Our adversaries know that we can come if we have the will."
Army Gen. Stephen R. Lyons, commander of U.S. Transportation Command

"This incredible network of allies and partners we have across the globe, and the ability we have to project power to move at the time and place of our choosing … never changes," even as environments become more complex, Lyons said. 

The ability to launch bombers from the continental United States and strike targets in North Africa and return to the United States without ever landing in sovereign territory for refueling is an incredible capability, the general said, but it requires global integration and synchronization of resources that are positioned across three different continents.

This joint deployment enterprise framework is a global posture — a network enabled not only by military capability, but also by commercial networks, the Transcom commander noted. "The incredible relationships with our like-minded partners and allies across the world allows us to expand this logistics network to a global scale," he said.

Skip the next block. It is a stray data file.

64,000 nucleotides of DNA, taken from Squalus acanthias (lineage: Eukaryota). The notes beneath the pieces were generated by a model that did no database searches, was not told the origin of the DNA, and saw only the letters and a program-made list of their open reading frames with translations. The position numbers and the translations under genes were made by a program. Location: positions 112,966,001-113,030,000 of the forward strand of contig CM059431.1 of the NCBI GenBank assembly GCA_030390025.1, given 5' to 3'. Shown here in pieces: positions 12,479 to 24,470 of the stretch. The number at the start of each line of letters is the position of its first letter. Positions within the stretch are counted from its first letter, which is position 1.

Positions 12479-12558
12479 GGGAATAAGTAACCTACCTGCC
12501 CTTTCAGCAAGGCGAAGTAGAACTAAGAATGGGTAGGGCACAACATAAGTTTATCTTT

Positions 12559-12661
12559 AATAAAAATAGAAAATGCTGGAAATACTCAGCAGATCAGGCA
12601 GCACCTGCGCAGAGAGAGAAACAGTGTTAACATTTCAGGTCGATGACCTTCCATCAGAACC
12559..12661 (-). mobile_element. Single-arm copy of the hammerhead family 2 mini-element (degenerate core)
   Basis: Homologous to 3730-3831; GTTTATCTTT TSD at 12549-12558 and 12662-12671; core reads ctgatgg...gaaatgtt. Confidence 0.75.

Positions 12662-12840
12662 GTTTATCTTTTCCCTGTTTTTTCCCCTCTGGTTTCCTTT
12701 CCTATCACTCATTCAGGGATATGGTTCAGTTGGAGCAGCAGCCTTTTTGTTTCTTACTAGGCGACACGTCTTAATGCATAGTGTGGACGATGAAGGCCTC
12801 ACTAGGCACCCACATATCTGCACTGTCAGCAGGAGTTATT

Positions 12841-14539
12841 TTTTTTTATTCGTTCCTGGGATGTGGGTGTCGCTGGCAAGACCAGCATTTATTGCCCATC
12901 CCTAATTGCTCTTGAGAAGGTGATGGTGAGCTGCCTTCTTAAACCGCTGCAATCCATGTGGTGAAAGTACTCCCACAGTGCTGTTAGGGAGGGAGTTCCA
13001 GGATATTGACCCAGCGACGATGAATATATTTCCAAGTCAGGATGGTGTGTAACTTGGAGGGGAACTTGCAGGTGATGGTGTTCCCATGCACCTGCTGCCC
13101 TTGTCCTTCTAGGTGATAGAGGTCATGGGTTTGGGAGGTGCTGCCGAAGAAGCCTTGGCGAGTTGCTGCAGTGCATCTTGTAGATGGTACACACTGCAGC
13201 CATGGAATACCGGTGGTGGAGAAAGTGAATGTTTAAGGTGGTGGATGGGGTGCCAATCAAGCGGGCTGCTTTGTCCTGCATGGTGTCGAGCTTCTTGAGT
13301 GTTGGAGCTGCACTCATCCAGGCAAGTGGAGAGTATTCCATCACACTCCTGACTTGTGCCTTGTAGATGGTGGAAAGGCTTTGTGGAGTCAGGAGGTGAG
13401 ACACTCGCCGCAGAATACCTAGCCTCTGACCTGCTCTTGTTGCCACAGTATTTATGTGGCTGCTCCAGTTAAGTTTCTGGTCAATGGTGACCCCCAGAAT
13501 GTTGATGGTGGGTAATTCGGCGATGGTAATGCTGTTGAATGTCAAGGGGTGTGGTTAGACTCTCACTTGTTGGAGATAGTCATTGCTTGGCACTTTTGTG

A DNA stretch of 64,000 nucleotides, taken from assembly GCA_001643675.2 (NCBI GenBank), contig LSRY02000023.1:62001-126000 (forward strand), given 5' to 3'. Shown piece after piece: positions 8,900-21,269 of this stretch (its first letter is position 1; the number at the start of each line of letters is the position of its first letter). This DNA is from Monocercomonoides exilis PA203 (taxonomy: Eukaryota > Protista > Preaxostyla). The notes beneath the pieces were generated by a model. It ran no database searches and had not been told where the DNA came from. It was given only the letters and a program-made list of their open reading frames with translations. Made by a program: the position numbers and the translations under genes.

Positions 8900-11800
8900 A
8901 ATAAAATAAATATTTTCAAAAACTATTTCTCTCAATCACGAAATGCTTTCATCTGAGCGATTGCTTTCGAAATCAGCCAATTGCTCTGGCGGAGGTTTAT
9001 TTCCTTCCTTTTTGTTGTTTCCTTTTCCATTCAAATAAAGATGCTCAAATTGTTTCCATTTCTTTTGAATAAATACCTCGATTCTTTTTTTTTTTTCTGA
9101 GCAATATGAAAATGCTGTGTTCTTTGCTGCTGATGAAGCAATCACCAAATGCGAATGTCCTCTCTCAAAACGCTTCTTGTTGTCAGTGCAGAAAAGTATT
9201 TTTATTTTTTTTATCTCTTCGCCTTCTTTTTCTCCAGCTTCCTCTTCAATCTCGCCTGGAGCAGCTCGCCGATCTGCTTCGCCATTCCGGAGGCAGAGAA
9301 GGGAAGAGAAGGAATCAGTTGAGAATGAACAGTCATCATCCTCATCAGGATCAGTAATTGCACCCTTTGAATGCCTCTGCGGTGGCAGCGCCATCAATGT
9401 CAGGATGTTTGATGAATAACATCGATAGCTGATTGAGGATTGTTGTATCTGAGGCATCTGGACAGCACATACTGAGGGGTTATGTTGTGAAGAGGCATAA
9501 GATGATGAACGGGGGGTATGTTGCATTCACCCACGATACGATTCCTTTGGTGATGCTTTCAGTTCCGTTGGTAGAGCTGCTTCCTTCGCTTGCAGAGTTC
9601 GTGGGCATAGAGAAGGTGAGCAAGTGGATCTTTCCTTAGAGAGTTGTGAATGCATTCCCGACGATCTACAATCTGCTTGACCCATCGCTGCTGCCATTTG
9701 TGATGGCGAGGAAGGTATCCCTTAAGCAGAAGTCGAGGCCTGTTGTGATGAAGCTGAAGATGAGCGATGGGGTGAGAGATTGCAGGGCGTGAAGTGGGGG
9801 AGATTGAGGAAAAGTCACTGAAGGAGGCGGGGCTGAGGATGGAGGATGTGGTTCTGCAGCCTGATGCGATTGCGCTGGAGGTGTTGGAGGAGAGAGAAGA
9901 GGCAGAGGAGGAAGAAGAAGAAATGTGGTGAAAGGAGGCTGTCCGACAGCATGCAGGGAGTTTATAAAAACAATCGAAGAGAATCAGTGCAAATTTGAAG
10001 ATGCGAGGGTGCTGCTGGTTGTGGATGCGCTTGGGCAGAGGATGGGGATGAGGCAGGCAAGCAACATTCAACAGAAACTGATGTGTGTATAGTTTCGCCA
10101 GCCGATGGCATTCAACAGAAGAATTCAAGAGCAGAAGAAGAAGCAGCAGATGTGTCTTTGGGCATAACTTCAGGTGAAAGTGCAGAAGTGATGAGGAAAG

Mobility platforms complement that framework, Lyons said. 

An airman walks inside an aircraft holding two blocks.
Mobility Guardian
Air Force Senior Airman Eve Broughton readies aircraft chocks at Naval Air Station Joint Reserve Base Fort Worth, Texas, Sept. 23, 2019, during Mobility Guardian, a large scale mobility exercise.
Photo By: Air Force Tech. Sgt. Larry Reid Jr.
VIRIN: 190923-F-KA253-0230C
A military jet prepares for an aerial refueling at night.
Night Refueling